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Old 07-16-2012, 09:54 AM
 
124 posts, read 240,914 times
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It looks like we'll be in a position to purchase an investment property early in 2013. We've been planning for this for years, and now that we are close to our goal, I am starting to look at a lot of different options, checking out all the possibilities before we commit.

If you were choosing between the following types of properties, what would you pick? Assume ROI etc looks about equal on paper..

1) a multi-family property, in or around the town where we live. We could start with a duplex or triplex and test out being a landlord. We do live in a college town (Chapel HIll, NC,) so rents are relatively high and we would probably be dealing with students and all that that entails. This is the original plan, and I know something about the business of it all - my parents have owned buildings for years and I worked for the family investments business as a way to earn $ when I was younger.

2) a single-family home, in our town. If we choose carefully, we can avoid some of the pitfalls of renting to students (unlike option #1), but prices are higher and the volume is lower.

or 3) a vacation rental property in another state. This is my newest idea, so it might not be all that well thought-out. My parents are planning to spend the winter in Florida, and housing prices are so cheap there. There's a tremendous market for snowbird rentals and now might be the time to pick some properties up and get started in that business. Two obvious challenges: I don't live there and would be managing from out of state, and it's more ongoing work to find and book tenants if you need multiple visits per year for it to work. Also, I don't know as much about vacation rentals as I do about residential investment properties. On the other hand, it would give us a place for the family to spend unbooked time and dh and I would make it part of our retirment plans,so there are additional 'perks' that might make it all worthwhile.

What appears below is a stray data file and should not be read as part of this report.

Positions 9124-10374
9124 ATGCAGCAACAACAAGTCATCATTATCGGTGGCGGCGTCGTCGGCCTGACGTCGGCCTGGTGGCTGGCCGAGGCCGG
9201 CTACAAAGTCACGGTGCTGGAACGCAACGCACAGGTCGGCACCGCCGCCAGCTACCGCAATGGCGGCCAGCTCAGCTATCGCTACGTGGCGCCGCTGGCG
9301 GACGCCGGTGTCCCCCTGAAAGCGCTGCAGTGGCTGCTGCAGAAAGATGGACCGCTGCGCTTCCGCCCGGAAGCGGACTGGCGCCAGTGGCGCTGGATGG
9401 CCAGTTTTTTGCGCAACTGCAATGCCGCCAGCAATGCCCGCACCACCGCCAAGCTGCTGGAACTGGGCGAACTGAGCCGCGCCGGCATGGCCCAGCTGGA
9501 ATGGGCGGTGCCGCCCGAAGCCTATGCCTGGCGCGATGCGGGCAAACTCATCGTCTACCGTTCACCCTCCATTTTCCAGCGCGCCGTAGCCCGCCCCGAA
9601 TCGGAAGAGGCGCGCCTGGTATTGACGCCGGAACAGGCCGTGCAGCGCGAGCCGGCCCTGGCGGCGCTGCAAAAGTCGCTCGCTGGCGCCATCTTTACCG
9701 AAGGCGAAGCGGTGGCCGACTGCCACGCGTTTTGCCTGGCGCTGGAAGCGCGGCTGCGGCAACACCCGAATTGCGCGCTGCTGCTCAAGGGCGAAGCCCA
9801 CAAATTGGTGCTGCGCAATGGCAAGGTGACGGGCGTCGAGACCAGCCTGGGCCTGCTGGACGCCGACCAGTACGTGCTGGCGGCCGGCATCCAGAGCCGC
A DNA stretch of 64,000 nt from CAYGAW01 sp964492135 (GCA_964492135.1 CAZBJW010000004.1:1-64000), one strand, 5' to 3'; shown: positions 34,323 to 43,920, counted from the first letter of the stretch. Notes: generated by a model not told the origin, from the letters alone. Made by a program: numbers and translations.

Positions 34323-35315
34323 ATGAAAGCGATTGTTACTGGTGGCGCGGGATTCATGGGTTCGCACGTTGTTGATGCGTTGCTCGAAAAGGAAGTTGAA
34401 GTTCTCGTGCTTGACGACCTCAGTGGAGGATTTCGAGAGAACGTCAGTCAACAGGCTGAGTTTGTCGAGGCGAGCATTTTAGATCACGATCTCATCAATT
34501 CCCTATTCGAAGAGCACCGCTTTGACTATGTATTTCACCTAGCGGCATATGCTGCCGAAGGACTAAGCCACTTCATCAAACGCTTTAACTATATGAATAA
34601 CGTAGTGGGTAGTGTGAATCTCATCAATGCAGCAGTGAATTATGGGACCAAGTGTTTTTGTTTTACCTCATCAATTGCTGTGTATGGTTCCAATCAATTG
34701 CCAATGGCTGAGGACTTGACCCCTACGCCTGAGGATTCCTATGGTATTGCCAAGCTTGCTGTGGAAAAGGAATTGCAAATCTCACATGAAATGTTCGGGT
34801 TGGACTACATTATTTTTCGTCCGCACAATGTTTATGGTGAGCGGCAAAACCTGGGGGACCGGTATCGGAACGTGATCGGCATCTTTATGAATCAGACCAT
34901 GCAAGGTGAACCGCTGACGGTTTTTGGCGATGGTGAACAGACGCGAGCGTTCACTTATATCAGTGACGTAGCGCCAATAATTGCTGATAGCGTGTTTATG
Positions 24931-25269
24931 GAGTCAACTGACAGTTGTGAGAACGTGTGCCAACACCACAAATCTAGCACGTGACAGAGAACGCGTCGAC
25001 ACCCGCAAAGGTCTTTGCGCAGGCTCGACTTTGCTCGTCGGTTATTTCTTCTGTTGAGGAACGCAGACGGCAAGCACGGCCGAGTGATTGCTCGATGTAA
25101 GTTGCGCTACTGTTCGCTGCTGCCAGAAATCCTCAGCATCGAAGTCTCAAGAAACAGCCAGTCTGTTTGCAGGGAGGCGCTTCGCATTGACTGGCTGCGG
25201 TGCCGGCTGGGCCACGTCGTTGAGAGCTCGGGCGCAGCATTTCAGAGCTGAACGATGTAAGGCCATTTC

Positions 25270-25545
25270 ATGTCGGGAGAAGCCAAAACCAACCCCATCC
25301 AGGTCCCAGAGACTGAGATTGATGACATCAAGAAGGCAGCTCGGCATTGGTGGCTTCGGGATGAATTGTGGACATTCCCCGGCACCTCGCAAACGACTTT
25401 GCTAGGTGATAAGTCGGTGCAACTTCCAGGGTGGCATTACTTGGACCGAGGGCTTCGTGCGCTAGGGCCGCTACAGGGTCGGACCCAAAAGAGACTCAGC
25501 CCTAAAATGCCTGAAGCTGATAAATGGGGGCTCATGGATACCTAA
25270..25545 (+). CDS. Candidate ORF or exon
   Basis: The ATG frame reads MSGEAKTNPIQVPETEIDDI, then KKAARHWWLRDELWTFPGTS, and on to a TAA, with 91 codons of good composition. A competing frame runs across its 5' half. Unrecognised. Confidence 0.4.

One other variable: we expect to be where we are for about 8-10 years and I'm not sure what we would do with rental properties here after that (depends on a lot of things), we would plan on hanging on to the vacation properties until retirement and beyond (if profitable.)

If you were about to invest enough to purchase either four small rental units (with a high likelihood of student tenants) or one single family home (for professionals, not a student-type property) or two vacation properties, what would you pick and why? would you invest locally or out of state? if out of state, where?

Thanks for any advice! And yes, I'm not completely clueless about this whole business - there's a lot more background and many more variables than I've described above, I'm just wondering if anyone has any good insights or suggestions or advice. I figure it can't hurt to ask, right?

So, anyone got any great real estate investment tips? I'm hoping for the RE equivalent of "buy apple stock" circa 1992...

And thanks.
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Old 07-16-2012, 10:42 AM
 
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I've gone through this exact line of analyzing, and came to the conclusion to buy single-family homes for investment.

The college multi will be wrecked and you will be busy with lots of turnover, repairs, applicants, parking issues, laundry issues, noise issues, etc. Also, think of it like this - your multi will have four kitchens to maintain, lots of toilets, lots of fixtures, etc. Your SFR only has one kitchen to maintain, etc. College town mult-rentals are highly speculative. New investors are drawn to them because of the appeal of the never-ending supply of renters. People also think, Ah multiple tenants = more income, but it doesn't work out that way. Multi-tenant buildings are speculative in nature as well. People buy and sell them frequently, looking to make a profit when markets are up.

The speculative market has been turned on its head, so whatever you buy has to make sense from an income perspective, and not a speculative one.

I have friends with multiple vacation rental properties in different resort areas, mainly purchased speculatively. These are not even break-even in most instances. If you are absentee, then your property manager will siphon off most of the profits, and will not do things the same as if you were managing the property yourself. It's tempting because of the thought that you could use the property yourself, but it doesn't pencil out for most people. Some folks who manage their own may break even or get a bit of profit out of it, but it's a lot more work, time and headache than a nice SFR that you may be able to get long-term tenants into.

Vacation rentals are very attractive to the newbie who thinks, Ah, I could use that beach property whenever I want and others will pay for it for me. But the cold hard fact is that they are not a good investment. If you want a vacation at the beach, spend money to rent a different place at a different beach every time. Many folks end up selling their vacation rental after they find out what money pits they are. Unfortunately in the current market there is a glut of those on the market in all the resort areas - lenders are not lending for these, and people don't have the means. So many folks are stuck now.